My late mother – may she rest in peace – had one cardinal rule about speech rights. This was it – shut your mouth if you have nothing good to say. Otherwise, you lost your right to say even a word in front of her. Lately, I’ve noticed there is an epidemic of verbal diarrhea among some senior state officials in Kenya.
Either their parents utterly failed them, which I seriously doubt, or they are the work of very bad demons.
I don’t know how a senior official can accidentally put their foot in the mouth every time they open it. Perhaps they are always inebriated because what former Chief Justice Willy Mutunga calls the “devil’s urine” can kill one’s mental faculties.
People in high office anywhere in the world are symbols of authority and role models. Whatever they say, whether in public or private, reflects on themselves, society and their employer.
It’s in essence a microcosm of a society’s culture. Remember that culture is the accumulation of a people’s wisdom. That’s because a people can’t exist without a culture. This means that the utterances, or outbursts, of high state officials, are a window into the soul of the state, and by extension the bed of culture on which the state sits.
A culture in which state officials hiss like snakes is a violent, fascist society without empathy. A culture of antipathy produces emotionally stunted and stupid moral dwarfs.
Every people, and state, has a zeitgeist, a people’s consciousness. Have you stopped to ask what Kenya’s zeitgeist is? Are we a crass material society? Are we raising violent thieving brutes in our boys and material girls without conscience?
Are our citizens raised to believe they are the center of the moral universe, and that nothing – and nobody else – matters?
Are we unredeemable socially irresponsible egoists? If so, was this always the case? If not, how did we lose our virgin innocence, and to whom? I distinctly remember growing up in the 1970s when the school teacher was the most important person in the village. Today, the teacher is an object of despair and ridicule. How did we get here?
I ask these questions not to condemn us wholesale, but to implore each and every one of us to look in the mirror. Be honest with yourself. Do you like the person staring back at you? If so, what do you like about that visage?
Decrepit human being
I am not asking how beautiful, or ugly, you are. No – I am talking about the moral you. How many times a day or month do you lie to yourself and others? Are you a decrepit human being?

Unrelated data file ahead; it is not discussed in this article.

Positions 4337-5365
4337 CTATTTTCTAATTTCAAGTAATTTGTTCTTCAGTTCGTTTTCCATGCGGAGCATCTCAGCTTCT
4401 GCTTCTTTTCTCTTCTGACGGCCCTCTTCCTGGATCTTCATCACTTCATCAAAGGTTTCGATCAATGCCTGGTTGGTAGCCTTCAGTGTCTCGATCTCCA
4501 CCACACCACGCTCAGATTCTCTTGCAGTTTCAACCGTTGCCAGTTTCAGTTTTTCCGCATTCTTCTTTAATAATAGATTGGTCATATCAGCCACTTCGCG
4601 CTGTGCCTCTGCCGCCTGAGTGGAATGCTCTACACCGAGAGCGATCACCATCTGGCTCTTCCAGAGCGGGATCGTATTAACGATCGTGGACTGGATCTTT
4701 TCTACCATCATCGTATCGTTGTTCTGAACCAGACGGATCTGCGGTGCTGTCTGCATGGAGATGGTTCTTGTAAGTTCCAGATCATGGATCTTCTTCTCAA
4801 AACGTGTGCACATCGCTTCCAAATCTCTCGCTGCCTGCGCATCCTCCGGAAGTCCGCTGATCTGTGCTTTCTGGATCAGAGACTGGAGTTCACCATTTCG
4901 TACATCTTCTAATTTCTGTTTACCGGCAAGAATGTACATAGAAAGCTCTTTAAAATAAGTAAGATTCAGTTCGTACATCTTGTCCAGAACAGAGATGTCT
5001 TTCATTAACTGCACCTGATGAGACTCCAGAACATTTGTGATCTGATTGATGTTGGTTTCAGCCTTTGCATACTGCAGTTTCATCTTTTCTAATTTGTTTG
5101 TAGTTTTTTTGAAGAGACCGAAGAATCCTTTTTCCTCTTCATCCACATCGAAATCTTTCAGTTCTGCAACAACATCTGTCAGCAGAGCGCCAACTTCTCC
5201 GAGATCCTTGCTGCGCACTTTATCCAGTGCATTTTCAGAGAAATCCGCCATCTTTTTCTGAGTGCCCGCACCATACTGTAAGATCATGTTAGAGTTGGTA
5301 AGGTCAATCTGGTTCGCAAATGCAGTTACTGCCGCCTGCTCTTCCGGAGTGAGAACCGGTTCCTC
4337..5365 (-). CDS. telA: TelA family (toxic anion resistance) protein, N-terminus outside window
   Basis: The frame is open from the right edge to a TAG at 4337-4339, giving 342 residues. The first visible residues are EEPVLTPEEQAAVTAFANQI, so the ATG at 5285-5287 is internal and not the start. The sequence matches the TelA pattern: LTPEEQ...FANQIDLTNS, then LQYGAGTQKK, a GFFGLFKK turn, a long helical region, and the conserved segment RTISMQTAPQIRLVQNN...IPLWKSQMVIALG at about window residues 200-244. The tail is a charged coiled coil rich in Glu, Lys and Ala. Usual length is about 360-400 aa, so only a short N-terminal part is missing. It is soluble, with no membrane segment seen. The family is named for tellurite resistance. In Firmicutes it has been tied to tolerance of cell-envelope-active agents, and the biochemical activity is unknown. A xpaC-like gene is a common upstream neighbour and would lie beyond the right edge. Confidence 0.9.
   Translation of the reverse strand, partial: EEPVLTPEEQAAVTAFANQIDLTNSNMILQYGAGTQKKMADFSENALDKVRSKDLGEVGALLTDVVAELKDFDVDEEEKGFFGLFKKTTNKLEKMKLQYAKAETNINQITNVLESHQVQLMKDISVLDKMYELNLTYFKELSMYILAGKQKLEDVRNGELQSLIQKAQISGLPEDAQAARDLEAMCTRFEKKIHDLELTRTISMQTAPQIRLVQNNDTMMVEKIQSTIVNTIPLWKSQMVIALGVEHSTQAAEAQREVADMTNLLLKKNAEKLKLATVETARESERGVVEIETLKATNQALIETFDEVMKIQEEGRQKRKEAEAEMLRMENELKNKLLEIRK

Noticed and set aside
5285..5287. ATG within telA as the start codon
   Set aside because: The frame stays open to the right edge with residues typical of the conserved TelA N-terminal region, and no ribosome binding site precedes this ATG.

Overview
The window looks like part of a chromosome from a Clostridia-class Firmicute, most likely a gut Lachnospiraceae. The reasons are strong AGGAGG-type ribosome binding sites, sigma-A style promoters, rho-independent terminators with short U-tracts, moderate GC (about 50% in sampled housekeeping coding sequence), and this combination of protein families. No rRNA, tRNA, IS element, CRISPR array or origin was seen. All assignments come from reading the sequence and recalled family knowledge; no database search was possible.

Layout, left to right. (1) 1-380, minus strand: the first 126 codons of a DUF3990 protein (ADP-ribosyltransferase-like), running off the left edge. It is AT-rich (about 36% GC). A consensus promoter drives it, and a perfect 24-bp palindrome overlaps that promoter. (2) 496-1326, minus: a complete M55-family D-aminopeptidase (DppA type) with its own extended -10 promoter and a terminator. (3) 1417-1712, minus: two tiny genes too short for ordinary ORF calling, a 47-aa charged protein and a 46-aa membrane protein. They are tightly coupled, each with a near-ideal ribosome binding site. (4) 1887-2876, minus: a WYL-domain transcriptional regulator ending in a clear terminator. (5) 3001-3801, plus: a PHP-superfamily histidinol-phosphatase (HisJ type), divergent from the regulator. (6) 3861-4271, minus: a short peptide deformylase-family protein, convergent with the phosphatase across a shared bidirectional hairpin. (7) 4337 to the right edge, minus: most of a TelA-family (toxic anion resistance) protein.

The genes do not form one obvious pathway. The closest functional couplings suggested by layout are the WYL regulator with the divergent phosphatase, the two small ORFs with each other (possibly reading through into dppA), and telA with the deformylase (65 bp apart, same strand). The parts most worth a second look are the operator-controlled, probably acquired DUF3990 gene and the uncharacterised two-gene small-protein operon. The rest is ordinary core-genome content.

When was the last time you performed a kind act without expecting a reward, or something in return? How many times a week do you hurl insults and unprintable epithets at strangers on social media? Have you asked why you are such an idiot?
Are you self-aware? Do you talk all the time, or do you ever listen to yourself, let alone others? Are you self-critical? Brutally self-critical, or are you always the victim? The reason I ask these questions is that we all must engage in a personal inner jihad against our demons.
Personally, I realized a long time ago I had a proclivity for intellectual arrogance. I have spent most of my life trying to cure that clinical condition. I admit I haven’t succeeded although I am making progress. I am a recovering arrogant intellectual. I ask that you identify your evil spirits and work on them. When I listen to or watch our most senior state officials, I regret they don’t know themselves.
We have in Kenya a scourge of foul-mouthed, crude and insufferable state officials.
They are drunk with power and money in their public and private lives. They spit at people with such ease that you wonder whether they think they are immortal. The incredulity with which they abuse and violate others in public and on social media boggles the mind. You wonder whether they ever use their noggin.
They hiss like snakes every time they are given a microphone. I have never understood why this sense of invincibility – which is most common among juveniles – persists into late adulthood in state officials.
Is it our state that makes them primaeval Neanderthals? This is the question – how do we defang them?
Kenya’s young and fledgling democracy has failed to tame officialdom. The disease is getting worse. How do we return innocence to our culture and public life? How do we instill public shame in our officials? Should the government – both central and county – conduct mandatory moral boot camps for public officials?
Should our school curricula include mandatory courses on ethics and morals? Should those who fail those courses be forced to repeat them until they pass? How do we inculcate a deep virtue of honor in our citizens? We are doomed as a people if we don’t change.